April 7, 2005
Report shows other states are considering major reforms to Medicaid and asks: 'Why shouldn't New York?'
Ideas for major Medicaid reforms are "bubbling up around the country," and New York might learn from other states that provide high-quality care at lower cost, according to the Public Policy Institute's latest Medicaid Watch '05 briefing paper.
The briefing paper, Other states move boldly to reform Medicaid; why shouldn't New York?, points to South Carolina and Florida as two states that are considering especially innovative approaches to taxpayer-funded health care.
Both states are seeking federal permission to give consumers more power over their Medicaid benefits. "That would drive more dollars where they are most needed, rather than allocate limited resources based on political demands," the Institute said. South Carolina is considering offering incentives to encourage behaviors such as receiving screening for diabetes, or maintaining cholesterol levels below certain points.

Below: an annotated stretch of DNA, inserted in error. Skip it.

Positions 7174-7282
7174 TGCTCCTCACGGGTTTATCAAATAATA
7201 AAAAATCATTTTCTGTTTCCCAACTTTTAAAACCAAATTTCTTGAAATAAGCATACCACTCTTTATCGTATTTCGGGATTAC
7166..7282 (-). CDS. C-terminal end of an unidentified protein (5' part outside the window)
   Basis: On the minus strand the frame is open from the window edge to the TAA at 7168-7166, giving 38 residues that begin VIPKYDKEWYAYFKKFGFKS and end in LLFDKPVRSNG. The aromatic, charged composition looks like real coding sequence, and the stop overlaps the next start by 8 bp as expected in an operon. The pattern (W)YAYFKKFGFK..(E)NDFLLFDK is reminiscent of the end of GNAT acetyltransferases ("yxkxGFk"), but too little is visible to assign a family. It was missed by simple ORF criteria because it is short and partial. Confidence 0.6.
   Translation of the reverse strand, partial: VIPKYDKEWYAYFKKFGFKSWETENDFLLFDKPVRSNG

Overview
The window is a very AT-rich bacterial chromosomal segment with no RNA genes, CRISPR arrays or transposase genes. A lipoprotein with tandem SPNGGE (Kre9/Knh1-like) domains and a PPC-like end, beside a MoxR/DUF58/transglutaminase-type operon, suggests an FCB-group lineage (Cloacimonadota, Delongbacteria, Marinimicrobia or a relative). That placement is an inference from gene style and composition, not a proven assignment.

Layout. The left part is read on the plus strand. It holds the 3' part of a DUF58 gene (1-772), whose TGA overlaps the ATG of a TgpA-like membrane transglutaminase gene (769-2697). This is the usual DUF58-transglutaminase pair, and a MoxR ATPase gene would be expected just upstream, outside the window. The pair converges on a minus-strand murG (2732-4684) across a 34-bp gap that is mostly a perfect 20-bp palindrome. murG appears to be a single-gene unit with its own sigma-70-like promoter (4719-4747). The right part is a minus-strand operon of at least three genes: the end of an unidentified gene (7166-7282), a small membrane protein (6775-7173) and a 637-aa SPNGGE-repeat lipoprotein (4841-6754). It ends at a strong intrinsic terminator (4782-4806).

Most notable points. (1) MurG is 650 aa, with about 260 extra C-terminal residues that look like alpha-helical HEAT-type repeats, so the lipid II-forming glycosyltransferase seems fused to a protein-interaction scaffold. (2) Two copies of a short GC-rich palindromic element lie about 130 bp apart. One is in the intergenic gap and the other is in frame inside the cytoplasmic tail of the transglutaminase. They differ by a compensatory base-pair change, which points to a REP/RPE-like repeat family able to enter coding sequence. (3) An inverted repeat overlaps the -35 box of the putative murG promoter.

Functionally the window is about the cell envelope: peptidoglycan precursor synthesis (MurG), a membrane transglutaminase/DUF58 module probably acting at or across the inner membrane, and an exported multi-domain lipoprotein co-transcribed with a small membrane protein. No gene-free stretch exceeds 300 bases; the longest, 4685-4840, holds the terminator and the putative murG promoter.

The briefing paper points out that, nationwide, Medicaid makes up an average 22 percent of state budgets. In New York, the figure is around twice the national level.
The Public Policy Institute is publishing Medicaid Watch '05 to document the case for reforms that reduce overall costs imposed on New York's taxpayers, businesses, farmers, and county governments. All reports in the series are at www.ppinys.org.
These reports were researched and written by Robert Ward, the Institute's director of research. To interview him about Medicaid spending, telephone 518/465-7511, ext. 271.